How deep are relations between Colombia and Venezuela?

Venezuelan President Hugo Chavez, right and Colombian counterpart Juan Manuel Santos sign bilateral agreements in Caracas.

Story highlights

  • For a period, Venezuela and Colombia were bitterly at odds
  • In the past year that relationship has healed
  • Obstacles to the strength of that relationship remain, analysts say
For observers of Latin America, this week's meeting in Caracas between Venezuelan President Hugo Chavez and Colombian President Juan Manuel Santos was remarkable for how unremarkable it was.
Santos and Chavez, both in suits, sat closely at a table as they signed a number of bilateral initiatives on agriculture, trade and security.
Before last year, the thought of Colombia and Venezuela cooperating on anything at all seemed remote. Relations were so strained between the two countries that the word "war" was on politicians' lips. Chavez and Santos' predecessor, Alvaro Uribe, volleyed insults back and forth like professional tennis players.
The relationship has healed much since then, but analysts say that old wounds remain near the surface.
Distrust had poisoned the relationship between the neighbors -- Uribe accused Venezuela of creating a haven for guerrillas; Chavez accused Colombia of creating a haven for the U.S. military.
When Santos -- Uribe's hardline defense minister -- was elected president, he was expected to continue his policies, and he has, with one big exception.
"When Santos was elected, we thought this was it for Venezuela, but after the election, he took some real steps to patch things up," said Adam Isacson, a Colombia expert and senior associate at the Washington Office on Latin America.
In August of last year, Santos and Chavez agreed to put the hostilities aside. "Starting at zero," Santos called it. "I'm here to turn the page," Chavez said.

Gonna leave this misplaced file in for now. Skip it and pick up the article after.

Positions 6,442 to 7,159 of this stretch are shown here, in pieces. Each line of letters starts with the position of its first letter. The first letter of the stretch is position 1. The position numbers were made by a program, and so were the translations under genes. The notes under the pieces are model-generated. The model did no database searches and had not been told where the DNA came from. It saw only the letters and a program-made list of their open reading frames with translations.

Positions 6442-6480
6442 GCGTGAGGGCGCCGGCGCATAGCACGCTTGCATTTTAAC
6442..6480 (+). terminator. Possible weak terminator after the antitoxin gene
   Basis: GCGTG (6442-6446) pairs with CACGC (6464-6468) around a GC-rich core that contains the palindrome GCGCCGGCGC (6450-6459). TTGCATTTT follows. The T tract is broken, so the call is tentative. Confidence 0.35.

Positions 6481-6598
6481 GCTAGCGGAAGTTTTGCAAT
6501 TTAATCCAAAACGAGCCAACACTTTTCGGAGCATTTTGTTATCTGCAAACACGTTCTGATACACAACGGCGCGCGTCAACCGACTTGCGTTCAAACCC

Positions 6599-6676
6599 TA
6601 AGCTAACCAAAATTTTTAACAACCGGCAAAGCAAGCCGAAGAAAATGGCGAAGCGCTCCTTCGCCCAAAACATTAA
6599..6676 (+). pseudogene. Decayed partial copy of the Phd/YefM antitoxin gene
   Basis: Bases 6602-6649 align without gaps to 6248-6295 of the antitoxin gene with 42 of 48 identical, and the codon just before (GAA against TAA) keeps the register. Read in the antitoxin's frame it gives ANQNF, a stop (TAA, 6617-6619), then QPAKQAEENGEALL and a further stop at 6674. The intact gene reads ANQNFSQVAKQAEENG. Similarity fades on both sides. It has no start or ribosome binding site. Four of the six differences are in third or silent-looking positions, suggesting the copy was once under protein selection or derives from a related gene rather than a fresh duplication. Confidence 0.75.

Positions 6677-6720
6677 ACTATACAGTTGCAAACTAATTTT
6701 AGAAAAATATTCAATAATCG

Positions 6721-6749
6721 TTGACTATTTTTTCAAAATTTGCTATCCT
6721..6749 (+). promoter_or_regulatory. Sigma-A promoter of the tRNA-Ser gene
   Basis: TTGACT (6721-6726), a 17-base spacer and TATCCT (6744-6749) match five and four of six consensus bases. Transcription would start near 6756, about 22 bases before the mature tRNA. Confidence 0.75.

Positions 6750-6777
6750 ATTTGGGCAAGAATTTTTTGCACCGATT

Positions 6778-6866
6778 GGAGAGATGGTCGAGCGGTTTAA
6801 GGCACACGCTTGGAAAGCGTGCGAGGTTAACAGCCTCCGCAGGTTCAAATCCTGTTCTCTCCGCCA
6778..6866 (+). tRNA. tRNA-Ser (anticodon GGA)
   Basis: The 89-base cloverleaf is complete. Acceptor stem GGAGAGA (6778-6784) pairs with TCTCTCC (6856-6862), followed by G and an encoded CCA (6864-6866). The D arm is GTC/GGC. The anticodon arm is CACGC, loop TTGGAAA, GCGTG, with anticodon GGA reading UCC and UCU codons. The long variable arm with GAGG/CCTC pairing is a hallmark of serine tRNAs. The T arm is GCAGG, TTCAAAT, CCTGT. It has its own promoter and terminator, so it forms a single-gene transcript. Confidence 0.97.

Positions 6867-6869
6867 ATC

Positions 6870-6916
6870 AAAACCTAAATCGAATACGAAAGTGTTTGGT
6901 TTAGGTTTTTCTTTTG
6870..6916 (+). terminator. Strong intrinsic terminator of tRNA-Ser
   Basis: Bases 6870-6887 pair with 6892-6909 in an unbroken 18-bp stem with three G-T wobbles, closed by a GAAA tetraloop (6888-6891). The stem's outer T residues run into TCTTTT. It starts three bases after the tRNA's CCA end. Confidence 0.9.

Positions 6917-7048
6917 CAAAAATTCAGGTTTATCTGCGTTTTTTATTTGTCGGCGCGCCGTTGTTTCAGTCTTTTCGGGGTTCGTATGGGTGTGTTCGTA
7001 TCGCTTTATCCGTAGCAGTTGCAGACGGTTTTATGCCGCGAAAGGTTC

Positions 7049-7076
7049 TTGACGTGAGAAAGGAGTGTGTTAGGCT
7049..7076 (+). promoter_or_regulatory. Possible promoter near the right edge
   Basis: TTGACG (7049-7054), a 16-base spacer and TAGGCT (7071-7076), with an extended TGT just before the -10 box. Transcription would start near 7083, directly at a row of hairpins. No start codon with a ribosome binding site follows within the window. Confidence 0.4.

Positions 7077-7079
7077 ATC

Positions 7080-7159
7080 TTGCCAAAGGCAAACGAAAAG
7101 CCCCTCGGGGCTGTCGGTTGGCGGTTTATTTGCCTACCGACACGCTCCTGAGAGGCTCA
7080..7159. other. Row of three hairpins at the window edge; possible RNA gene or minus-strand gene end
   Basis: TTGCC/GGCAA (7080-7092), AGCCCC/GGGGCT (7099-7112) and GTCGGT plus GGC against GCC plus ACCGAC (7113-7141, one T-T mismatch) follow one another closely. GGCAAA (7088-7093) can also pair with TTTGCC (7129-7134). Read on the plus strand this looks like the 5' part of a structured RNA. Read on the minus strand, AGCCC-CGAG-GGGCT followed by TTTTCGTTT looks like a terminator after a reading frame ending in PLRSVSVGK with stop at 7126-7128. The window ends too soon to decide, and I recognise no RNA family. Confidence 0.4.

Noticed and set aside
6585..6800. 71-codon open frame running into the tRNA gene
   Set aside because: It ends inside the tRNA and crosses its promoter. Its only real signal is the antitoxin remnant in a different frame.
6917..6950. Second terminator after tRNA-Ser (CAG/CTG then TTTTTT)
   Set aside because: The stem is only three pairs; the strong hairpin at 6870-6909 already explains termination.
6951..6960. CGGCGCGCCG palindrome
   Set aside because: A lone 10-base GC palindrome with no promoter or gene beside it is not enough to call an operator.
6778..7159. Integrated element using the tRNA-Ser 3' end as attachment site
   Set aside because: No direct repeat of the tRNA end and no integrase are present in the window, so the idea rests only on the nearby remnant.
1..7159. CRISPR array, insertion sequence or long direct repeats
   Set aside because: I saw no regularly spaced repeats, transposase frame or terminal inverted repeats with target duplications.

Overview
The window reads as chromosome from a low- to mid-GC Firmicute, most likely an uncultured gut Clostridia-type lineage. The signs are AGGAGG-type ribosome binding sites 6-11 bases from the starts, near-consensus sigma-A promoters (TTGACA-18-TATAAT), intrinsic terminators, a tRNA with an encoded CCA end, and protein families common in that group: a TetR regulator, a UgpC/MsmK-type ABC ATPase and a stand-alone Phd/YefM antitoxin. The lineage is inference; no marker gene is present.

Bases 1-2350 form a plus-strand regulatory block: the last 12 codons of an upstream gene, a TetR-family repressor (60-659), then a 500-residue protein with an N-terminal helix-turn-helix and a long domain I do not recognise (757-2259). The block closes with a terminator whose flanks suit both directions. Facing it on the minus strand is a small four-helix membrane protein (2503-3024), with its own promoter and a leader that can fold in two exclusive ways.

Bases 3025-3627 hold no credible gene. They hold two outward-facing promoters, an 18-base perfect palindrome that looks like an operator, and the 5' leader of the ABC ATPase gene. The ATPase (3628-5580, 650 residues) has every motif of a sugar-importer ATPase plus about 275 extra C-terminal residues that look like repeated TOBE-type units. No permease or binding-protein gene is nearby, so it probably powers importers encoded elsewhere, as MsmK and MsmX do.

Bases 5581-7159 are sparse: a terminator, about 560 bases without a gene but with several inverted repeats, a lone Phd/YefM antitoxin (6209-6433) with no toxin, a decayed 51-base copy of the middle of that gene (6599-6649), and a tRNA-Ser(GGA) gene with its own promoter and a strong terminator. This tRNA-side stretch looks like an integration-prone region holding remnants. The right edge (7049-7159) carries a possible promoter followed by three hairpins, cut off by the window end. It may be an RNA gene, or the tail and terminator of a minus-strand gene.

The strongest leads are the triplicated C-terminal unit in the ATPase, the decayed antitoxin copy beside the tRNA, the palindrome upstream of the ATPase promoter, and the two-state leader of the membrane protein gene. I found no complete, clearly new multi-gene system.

"One thing they agreed to do was cooperate more on the FARC presence in Venezuela and it's a real debate on what's actually been done," Isacson said, referring to the Revolutionary Armed Forces of Colombia, a guerrilla group.
Santos has vouched for a Venezuelan claim that all FARC encampments located in Venezuela have been dismantled, but the true test of cooperation will come now that the FARC has a new leader.
Rodrigo Londono Echeverri, also known as Timoleon Jimenez and Timochenko, is the new FARC head after its former chief was killed in a military operation last month.
Colombia has specifically named Londono as a guerrilla that lives in Venezuela. He is believed to cross the border between the two countries freely, Isacson said.
How strongly Venezuela goes after Londono could be an indicator of how deep these new ties are.
Nonetheless, even talk of cooperation is a world away from the atmosphere two years ago.
In November 2009, Chavez ordered his military to begin preparations for a war with Colombia, warning of a conspiracy between Colombia and the United States to attack Venezuela.
Colombia called the announcement a "war threat," and Venezuela retorted by calling Colombia's response "hypocritical" and "immoral."
Eight months later, Venezuela broke off all diplomatic relations with Colombia.
So when Santos and Chavez decided to be friends, "most of the region let out a huge sigh of relief because of it," Isacson said.
But from his perspective, the relationship is "fragile, and it remains fragile," he said.
The friendship between the two leaders also speaks to the pragmatism of each, said Michael Shifter, president of the Inter-American Dialogue.
Unlike Uribe, Santos has aspirations to be a regional leader, and cordial relations with Venezuela make it possible for Colombia to become less isolated from other South American countries, he said.
Also, by cooperating with Chavez, there is probably the expectation of more progress against the FARC, Shifter said.
And cooperation has shown some rewards in the shape of increased trade, reduced tensions and some high-level captures.
During their meeting Monday, the leaders announced that Venezuela had captured Maximiliano Bonilla Orozco, one of Colombia's most-wanted drug traffickers.
"This shows that if we work together, if our police enforcement work together, we will get better results," Santos said.
Chavez added, "We will do everything we can to stop any attacks from Venezuelan soil into Colombia."
There is a sense of pragmatism on both sides, it appears, but mistrust has ruined that before.
"The relationship is based on mutual interest, but I don't think the trust goes very deep on either side," Shifter said.
Other challenges exist as well.
Chavez's health -- he underwent treatment for cancer this year -- has kept the two leaders from meeting often, Isacson said. Their meeting this week was the first in seven months.
Also, Shifter points out, Chavez is unpredictable and Colombia makes an easy target.
"They are very, very close in many areas. That's made for a complicated relationship," he said.
For now, at least, Chavez summed up his view like this on Monday: "We can be an example of how governments with different views ... (can) put those differences aside and put forth a single direction, a single compass."